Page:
How does Cobra Tactical Solution produce its neutralized ammunition

What is inert, deactivated or neutralized ammo

First of all, when do we speak of inert ammunition? Well this depends from country to country as there is no uniform European legislation. For most countries this is when the cartridge of casing has a hole in it of minimal 2,5mm diameter, the powder charge is removed and the primer is deactivated. Or in other words, when the primer has been fired.

At Cobra we sell different products and so the holes are drilled at different heights. For the cartridges that will be used in ammo belts, we drill it so the hole is hidden under the links. For the ammo that is sold as single units, we drill this as low as possible for aesthetic reasons.


When we fire a cartridge, for instance a 5,56x45mm NATO, to deactivate it and make the primer useless, the powder is burned but the bullet is shot. And indirect also shattered, deformed and no longer can be used as decoration on top of the fired shell.

So we need new to find a solution to replace the lost bullets. We look for this to the world of reloading and try to find bullets that are the most similar by look and feel, to bullets used by the military. So no soft point, … We however never use bullets with solid cores, only lead cores.

For the 5,56x45mm Nato we use the Hornady #2267 .224, Hornady FMJ-BT #2267 .224 or the Sierra .224 boattail 1355 bullet. To emulate the tracer we use the Hornady V-max 55gr .224” #22716.

For the 7,62x51mm NAVO and the 7,62x39mm we use PPU PRVI Partizan 30 (.308) FMJ BT 9.4g (145grains)

5,56x45mm M193, M196, …

Standard 5,56x45mm is the M193 NATO munition. This is made with a bullet with a copper alloy jacket and a lead antimony alloy core. The cartridge is identified by a plain bullet tip. The cartridge is intended for use against personnel and unarmored targets. 

The M196 is a Tracer cartridge. The tracer is intended to permit visible observation of the bullet's in-flight path or trajectory to the point of impact. Its main uses are for observation of fire, incendiary effect, and signaling. Tracer bullets aren’t freely available in the reloading world, so we mimic this with a Hornady v-max point.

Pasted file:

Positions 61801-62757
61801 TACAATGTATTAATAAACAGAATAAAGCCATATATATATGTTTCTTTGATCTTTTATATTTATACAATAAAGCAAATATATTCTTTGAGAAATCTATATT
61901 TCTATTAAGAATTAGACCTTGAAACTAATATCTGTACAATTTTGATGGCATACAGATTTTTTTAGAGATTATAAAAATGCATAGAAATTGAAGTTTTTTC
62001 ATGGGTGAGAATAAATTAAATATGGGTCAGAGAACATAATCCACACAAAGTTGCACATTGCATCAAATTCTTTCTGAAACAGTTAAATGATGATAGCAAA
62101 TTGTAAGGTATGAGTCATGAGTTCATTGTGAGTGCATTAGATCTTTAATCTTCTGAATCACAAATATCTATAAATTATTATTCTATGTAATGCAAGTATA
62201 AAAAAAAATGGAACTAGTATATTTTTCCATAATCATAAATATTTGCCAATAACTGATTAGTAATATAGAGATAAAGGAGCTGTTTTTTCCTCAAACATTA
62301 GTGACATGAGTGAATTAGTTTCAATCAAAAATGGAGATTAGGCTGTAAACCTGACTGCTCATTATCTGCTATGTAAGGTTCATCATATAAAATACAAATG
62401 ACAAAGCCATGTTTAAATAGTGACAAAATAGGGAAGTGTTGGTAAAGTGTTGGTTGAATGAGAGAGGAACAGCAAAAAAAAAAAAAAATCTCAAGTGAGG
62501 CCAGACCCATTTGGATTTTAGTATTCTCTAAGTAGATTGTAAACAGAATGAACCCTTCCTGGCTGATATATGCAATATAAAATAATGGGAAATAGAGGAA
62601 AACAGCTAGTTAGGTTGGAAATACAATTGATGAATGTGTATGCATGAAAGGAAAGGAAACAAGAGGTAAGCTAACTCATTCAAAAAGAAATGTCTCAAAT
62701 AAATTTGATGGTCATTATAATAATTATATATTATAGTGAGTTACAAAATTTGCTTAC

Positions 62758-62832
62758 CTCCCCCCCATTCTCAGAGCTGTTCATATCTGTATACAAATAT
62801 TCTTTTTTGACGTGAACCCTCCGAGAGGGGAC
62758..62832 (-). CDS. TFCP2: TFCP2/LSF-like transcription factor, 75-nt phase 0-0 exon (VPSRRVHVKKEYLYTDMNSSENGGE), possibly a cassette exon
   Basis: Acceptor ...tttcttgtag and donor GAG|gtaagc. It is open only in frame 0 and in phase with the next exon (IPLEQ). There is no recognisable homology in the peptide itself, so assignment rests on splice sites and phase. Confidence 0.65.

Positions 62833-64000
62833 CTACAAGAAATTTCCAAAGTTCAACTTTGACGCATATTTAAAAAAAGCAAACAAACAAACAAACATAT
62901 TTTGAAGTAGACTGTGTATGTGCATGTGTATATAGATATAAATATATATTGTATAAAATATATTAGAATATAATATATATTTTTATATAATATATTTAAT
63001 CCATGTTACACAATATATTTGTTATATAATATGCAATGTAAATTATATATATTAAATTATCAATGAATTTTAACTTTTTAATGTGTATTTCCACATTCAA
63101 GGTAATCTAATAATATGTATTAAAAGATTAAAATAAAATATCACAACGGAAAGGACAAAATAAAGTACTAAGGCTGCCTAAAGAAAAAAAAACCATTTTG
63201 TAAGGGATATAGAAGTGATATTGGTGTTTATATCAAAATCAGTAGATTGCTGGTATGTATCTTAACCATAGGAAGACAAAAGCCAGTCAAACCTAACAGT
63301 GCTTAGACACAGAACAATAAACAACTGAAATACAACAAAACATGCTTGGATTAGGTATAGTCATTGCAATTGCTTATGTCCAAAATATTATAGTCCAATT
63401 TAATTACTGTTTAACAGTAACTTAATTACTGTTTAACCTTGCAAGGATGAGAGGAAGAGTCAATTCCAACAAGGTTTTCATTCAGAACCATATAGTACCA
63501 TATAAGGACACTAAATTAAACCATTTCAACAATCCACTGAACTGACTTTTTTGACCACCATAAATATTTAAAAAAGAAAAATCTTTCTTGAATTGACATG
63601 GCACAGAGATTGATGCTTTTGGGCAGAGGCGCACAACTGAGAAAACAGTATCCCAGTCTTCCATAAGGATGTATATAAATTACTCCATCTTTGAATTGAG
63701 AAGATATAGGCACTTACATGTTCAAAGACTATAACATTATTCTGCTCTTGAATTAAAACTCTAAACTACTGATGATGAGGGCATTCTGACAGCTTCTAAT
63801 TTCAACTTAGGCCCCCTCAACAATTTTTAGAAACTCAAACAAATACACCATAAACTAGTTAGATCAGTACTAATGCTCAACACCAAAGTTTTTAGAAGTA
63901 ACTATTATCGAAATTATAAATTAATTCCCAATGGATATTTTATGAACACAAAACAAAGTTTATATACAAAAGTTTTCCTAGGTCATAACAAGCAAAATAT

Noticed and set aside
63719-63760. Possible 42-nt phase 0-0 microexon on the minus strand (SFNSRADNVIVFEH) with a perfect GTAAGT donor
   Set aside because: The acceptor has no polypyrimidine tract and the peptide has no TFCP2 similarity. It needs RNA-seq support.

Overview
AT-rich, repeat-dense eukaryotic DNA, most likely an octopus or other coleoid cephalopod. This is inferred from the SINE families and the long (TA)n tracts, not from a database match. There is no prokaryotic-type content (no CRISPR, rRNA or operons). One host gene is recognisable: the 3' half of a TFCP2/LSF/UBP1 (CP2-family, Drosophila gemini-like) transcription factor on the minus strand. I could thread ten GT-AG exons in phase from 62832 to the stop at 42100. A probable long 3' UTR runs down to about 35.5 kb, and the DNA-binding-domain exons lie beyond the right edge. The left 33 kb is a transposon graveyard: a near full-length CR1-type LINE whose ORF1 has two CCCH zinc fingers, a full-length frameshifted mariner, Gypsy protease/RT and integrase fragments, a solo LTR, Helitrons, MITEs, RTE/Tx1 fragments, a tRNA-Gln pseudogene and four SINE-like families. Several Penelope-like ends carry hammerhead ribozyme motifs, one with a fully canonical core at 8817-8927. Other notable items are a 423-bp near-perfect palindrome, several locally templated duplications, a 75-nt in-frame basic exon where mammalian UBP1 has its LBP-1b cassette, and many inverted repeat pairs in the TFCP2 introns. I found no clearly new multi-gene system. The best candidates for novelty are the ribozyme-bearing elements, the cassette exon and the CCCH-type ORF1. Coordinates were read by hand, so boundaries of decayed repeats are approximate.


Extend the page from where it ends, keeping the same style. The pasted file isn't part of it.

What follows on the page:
The M855 is a 62 grains, gilded metal-jacketed, lead alloy core bullet with a steel penetrator. The primer and case are waterproof. The cartridge is intended for use against personnel and unarmored targets. This is a training standard item used in both training and combat. Solid cores are available in reloaded and are replaced by a Sierra Gamechanger tipped gameking.

How do we make it


Everything start by selecting shells that have once been fired. For this we have a large stock of rifle (5,56x45mm, 7,62x39mm, 30-06,…) and handguns (9mm, 45acp, .44Magnum) shells laying around.

Reloaded ammo has the unwanted side effect that the primer is more lose and tends to drop after drilling of handling the ammo during a skirm. Therefore any shell that already has been reloaded is thrown apart.

We remove all these with unrepairable damages like dents, cracks, … However do note that shells which have dents that naturally come from ejecting during firing are kept.


The first step starts by cleaning the shells so they shine again. A case tumbler is a handy tool for this. We use a corn cob and walnut shell mix as dry tumbler media. After 12hours in the shaker, the shells are ready.

Drilling the holes:

We use a drill with diameter 3mm. The legislation is very unclear about this subject and almost no information can be found on the subject. Somewhere we found this has to be minimal 2,5mm.

Resizing & seating:

The process of resizing involves using the reloading press to jam a cartridge case into the interior of a resizing die. By jamming a used case, into the resizing die, the brass is forced back into its original size and shape. You need to lubricate bottleneck cases like these 223R and the .308s before resizing. You can use a spray or roll them around on a grease pad like this. If you don’t do that, you may bet your *** off that they will get stuck into the die.

We now have a resized shell with a hole in it :-). Now we need to get a bullet in int. This is called seating. Seating the bullet simply means pressing it into the cartridge case to the proper depth. Normally for a keychain or a ammunition belt this would suffice, but we also apply some crimping. Crimping is just the act of restoring the flared case mouth, required for bullet seating, back to proper dimension. This makes sure the bullet is secured extra tight and want get lose during handling of shipping.

After some small extra cleaning we do have a finished product. The work is done. Well, not 100%, just keep on reading.

Ammunition belts:

If the cartridge is to be placed in an ammunition belt we need to clean the links first. For 5,56mm ammunition the links are m27 links. The 7,62mm munition uses m13 type links. For use on an airsoft FN Minimi, FN mk3, FN M249… we need 12 cartridges connected to each other with 13 links. 

We gently press the neutralized cartridges in the links, taking special care that the hole is hidden or convert by the links.


The process of deactivation involves disassembly and sometimes drilling to remove explosive. Deactivation should only ever be carried out by qualified disposal, explosives or ammunitions experts with years of handling experience.

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